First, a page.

PhD graduated
Team : MLIA
Departure date : 10/31/2019

Supervision : Patrick GALLINARI, Benjamin PIWOWARSKI, Laure SOULIER

Multimodal machine learning: complementarity of textual and visual contexts

Research looking at the interaction between language and vision, despite a growing interest, is relatively underexplored. Beyond trivial differences between texts and images, these two modalities have non overlapping semantics. On the one hand, language can express high-level semantics about the world, but it is biased in the sense that a large portion of its content is implicit (common-sense or implicit knowledge). On the other hand, images are aggregates of lower-level information, but they can depict a more direct view of real-world statistics and can be used to ground the meaning of objects. In this thesis, we exploit connections and leverage complementarity between language and vision.
First, natural language understanding capacities can be augmented with the help of the visual modality, as language is known to be grounded in the visual world. In particular, representing language semantics is a long-standing problem for the natural language processing community, and to further improve traditional approaches towards that goal, leveraging visual information is crucial. We show that semantic linguistic representations can be enriched by visual information, and we especially focus on visual contexts and spatial organization of scenes. We present two models to learn grounded word or sentence semantic representations respectively, with the help of images.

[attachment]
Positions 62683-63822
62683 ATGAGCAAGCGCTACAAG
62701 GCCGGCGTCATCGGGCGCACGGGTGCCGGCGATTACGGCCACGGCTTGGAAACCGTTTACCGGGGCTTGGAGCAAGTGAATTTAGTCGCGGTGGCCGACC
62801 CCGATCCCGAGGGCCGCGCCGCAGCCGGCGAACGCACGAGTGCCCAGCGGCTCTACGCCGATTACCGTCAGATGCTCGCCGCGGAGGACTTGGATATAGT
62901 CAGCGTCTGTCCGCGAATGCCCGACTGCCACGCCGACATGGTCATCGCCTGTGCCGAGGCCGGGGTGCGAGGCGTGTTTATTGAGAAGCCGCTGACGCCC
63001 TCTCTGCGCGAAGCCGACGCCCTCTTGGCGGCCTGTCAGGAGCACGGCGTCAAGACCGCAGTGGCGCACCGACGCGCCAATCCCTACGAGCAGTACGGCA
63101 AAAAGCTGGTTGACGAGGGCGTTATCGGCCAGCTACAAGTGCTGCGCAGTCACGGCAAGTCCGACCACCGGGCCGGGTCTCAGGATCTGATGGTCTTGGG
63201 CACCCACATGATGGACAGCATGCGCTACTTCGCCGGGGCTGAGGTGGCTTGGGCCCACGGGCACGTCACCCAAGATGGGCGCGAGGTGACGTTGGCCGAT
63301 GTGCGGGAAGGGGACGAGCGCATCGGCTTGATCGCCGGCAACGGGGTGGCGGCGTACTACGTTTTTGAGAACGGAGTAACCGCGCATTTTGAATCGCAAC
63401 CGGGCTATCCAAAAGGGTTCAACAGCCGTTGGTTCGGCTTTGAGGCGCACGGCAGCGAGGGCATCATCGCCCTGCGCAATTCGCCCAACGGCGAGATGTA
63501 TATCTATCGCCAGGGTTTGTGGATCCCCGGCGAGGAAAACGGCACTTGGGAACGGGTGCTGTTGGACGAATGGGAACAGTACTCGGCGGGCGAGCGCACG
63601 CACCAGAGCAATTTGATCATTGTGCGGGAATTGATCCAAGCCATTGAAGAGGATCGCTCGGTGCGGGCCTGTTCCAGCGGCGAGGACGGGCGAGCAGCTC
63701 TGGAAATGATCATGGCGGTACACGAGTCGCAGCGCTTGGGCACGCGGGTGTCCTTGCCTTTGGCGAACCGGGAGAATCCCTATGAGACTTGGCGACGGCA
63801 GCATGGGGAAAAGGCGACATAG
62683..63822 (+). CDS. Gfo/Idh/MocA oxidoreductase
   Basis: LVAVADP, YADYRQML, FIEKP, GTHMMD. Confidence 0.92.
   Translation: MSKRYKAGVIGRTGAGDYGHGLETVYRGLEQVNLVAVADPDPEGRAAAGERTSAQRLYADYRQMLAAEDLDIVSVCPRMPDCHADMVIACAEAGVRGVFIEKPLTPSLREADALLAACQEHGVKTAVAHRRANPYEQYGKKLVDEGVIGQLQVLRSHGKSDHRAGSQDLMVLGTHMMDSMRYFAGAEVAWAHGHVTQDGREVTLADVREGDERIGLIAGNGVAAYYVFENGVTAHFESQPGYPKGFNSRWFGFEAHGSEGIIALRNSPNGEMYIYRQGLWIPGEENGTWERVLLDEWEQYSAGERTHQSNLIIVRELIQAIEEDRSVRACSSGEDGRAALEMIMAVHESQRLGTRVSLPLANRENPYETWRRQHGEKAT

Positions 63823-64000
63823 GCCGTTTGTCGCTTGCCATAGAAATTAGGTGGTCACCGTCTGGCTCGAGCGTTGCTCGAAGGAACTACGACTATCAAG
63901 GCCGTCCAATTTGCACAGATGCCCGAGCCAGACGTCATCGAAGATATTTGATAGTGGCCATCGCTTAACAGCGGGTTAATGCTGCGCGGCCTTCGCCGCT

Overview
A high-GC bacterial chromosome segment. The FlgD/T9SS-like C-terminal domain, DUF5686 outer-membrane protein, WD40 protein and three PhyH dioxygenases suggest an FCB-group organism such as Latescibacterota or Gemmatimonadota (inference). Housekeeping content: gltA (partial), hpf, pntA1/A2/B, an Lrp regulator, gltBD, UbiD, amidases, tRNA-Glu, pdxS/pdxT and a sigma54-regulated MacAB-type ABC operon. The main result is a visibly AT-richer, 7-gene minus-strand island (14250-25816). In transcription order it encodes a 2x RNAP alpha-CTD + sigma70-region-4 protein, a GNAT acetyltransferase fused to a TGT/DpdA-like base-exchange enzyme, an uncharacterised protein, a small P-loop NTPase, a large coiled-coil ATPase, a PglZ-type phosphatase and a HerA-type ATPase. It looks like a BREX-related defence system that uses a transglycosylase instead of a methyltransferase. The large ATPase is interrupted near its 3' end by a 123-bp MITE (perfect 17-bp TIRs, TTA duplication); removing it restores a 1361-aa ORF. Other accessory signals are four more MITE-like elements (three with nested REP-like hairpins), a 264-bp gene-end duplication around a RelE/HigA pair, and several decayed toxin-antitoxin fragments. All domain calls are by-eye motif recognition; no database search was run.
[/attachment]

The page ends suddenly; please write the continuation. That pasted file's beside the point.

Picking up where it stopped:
Conversely, integrating language with vision brings the possibility of expanding the horizons and tasks of the vision community. Assuming that language contains visual information about objects, and that this can be captured within linguistic semantic representation, we focus on the zero-shot object recognition task, which consists in recognizing objects that have never been seen thanks to linguistic knowledge acquired about the objects beforehand. In particular, we argue that linguistic representations not only contain visual information about the visual appearance of objects but also about their typical visual surroundings and visual occurrence frequencies. We thus present a model for zero-shot recognition that leverages the visual context of an object, and its visual occurrence likelihood, in addition to the region of interest as done in traditional approaches.
Finally, we present prospective research directions to further exploit connections between language and images and to better understand the semantic gap between the two modalities.

Defence : 10/14/2019

Jury members :

M Guillaume Gravier, IRISA [Rapporteur]
Mme Marie-Francine Moens, KU Leuven [Rapporteur]
M Antoine Bordes (examinateur), Facebook
M Patrick Gallinari, Sorbonne Université LIP6 / Criteo
M Benjamin Piwowarski, Sorbonne Université LIP6
Mme Laure Soulier, Sorbonne Université LIP6
M Xavier Tannier, Sorbonne Université LIMICS

Departure date : 10/31/2019

2017-2019 Publications

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